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ATHENS, TX

ATHENS, TEXAS. Athens, the "Black-Eyed Pea Capital of the World," is located thirty-five miles west of Tyler on State highways 19 and 31 and U.S. Highway 175 at the center of Henderson County. The county seat of Henderson County was first Buffalo (1846), then Centerville by election (1848), and finally Athens (1850); neither of the first two county seats was within the new county boundaries delineated in 1850. The earliest settlers, E. J. Thompson and Joab McManus, arrived early in 1850. Matthew Cartwright donated 160 acres for a county seat, and the commissioners had Samuel Huffer survey the streets, the city square, and 112 lots. The district court first met in October 1850 under an oak in the square, with Oran Milo Roberts presiding. The first courthouse, a sixty-five-dollar log building, was ready the next month. A jail of hewn logs was built in 1856 on the same site and cost $500. Dulcina A. Holland suggested the name Athens, hoping that the town would become a cultural center.

By 1855 a Presbyterian congregation was organized, Joab McManus ran a hotel, E. A. Carroll had a store, and the Masonic lodge had been built. Athens was first incorporated in 1856, and a mayor and city marshall were elected in 1874; but the town, in one historian's words, "never moved a peg" until 1900. There were no improved streets or sidewalks, weeds covered the square, and the few houses were unpainted. The early years witnessed a pottery (Levi S. Cogburn, 1857), a brick plant (H. M. Morrison, 1882), a cotton gin, a cottonseed oil mill, a compress, a newspaper (1873), the arrival of the Cotton Belt (1880) and Texas and New Orleans (1900) railroads, a bank (1887), and a telephone company (1901). In 1901 Athens was reincorporated, and newly elected city officials began building roads. From 177 people in 1859, Athens grew to 1,500 in 1890 and 4,765 in 1940.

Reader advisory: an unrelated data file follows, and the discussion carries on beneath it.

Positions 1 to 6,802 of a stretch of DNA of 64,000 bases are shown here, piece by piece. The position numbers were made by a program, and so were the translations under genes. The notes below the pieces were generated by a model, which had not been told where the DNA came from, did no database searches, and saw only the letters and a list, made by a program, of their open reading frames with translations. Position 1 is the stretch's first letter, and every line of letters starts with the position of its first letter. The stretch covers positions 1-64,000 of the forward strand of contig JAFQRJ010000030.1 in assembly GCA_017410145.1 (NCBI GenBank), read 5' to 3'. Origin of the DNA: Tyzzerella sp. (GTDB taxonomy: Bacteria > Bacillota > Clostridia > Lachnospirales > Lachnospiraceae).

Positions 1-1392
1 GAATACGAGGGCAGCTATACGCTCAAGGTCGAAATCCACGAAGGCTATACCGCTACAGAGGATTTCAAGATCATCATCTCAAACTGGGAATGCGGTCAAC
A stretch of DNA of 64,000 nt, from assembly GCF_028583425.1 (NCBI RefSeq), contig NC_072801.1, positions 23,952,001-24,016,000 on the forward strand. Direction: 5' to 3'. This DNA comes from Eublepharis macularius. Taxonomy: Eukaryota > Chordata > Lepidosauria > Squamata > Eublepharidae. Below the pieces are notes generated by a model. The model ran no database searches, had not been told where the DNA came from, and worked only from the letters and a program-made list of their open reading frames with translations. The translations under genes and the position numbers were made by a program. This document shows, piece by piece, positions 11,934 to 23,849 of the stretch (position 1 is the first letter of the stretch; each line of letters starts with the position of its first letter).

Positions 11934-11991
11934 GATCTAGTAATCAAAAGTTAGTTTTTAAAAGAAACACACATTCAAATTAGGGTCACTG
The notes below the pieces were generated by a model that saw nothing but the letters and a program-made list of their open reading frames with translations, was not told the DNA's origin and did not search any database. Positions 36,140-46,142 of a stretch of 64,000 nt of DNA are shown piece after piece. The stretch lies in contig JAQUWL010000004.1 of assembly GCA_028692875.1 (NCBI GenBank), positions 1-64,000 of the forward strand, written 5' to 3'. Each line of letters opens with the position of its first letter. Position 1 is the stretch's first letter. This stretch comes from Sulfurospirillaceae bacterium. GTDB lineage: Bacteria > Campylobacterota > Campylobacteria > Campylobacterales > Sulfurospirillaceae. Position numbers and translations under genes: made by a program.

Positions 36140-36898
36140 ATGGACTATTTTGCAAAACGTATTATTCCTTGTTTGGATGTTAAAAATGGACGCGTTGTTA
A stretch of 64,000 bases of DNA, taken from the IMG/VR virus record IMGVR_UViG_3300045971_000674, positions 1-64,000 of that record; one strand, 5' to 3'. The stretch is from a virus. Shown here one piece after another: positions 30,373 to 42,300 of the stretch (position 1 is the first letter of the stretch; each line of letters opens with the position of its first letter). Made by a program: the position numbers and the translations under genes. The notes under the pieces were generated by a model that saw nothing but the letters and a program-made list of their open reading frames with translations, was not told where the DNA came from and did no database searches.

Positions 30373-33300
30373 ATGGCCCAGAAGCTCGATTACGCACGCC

Cotton was the major agricultural crop until the 1930s. During the Great Depression farmers shifted to livestock and vegetable production. Oil and gas exploration in the region began in 1928, and some production occurred in the 1940s. In the 1950s Athens had a furniture plant, an electronics manufacturer, an apparel manufacturer, and a cannery. In the 1980s the town businesses included three banks, two savings and loans, oil, gas, and clay production, and manufacturers of televisions, clothing, bricks, steel buildings, mobile homes, medical supplies, boats, and bridge bearing pads. Corn, cotton, tomatoes, and black-eyed peas were once raised in the area, but agricultural revenue in the 1980s came principally from livestock, hay, and nurseries. The town had forty-two churches, a radio station (KBUD), a newspaper (the Athens Review, since 1885), and a library. Athens had grown to 10,967 people in 1990. By 2000 the population was 11,297. The Old Fiddlers Reunion in May and the Black-Eyed Pea Jamboree in July attracted crowds of visitors. In the fall 1990 semester Trinity Valley Community College, which was founded in Athens in 1946, enrolled more than 4,460 students. For recreation the town offers parks, a YMCA, swimming, golf, tennis, a theater, and Lake Athens.

BIBLIOGRAPHY: 

"Athens," The Southland, February 1903; rpt. in Athens Review for the Henderson County Historical Survey Committee, 1975. Athens Review, August 2, 1901. Mrs. Claude Corder, comp., 1850–1860 Census of Henderson County, Texas, Including Slave Schedule and 1846 Tax List (Chicago: Adams, 1984). J. J. Faulk, History of Henderson County (Athens, Texas: Athens Review Printing, 1926). Henderson County Historical Commission, Family Histories of Henderson County, Texas, 1846–1981 (Dallas: Taylor, 1981). Robert H. Ryan, Athens, Texas: Economy in Transition (Austin: Bureau of Business Research, University of Texas, 1961).

William R. Enger

Citation

The following, adapted from the Chicago Manual of Style, 15th edition, is the preferred citation for this article.

William R. Enger, "ATHENS, TX," Handbook of Texas Online (http://www.tshaonline.org/handbook/online/articles/hea05), accessed October 20, 2014. Uploaded on June 9, 2010. Published by the Texas State Historical Association.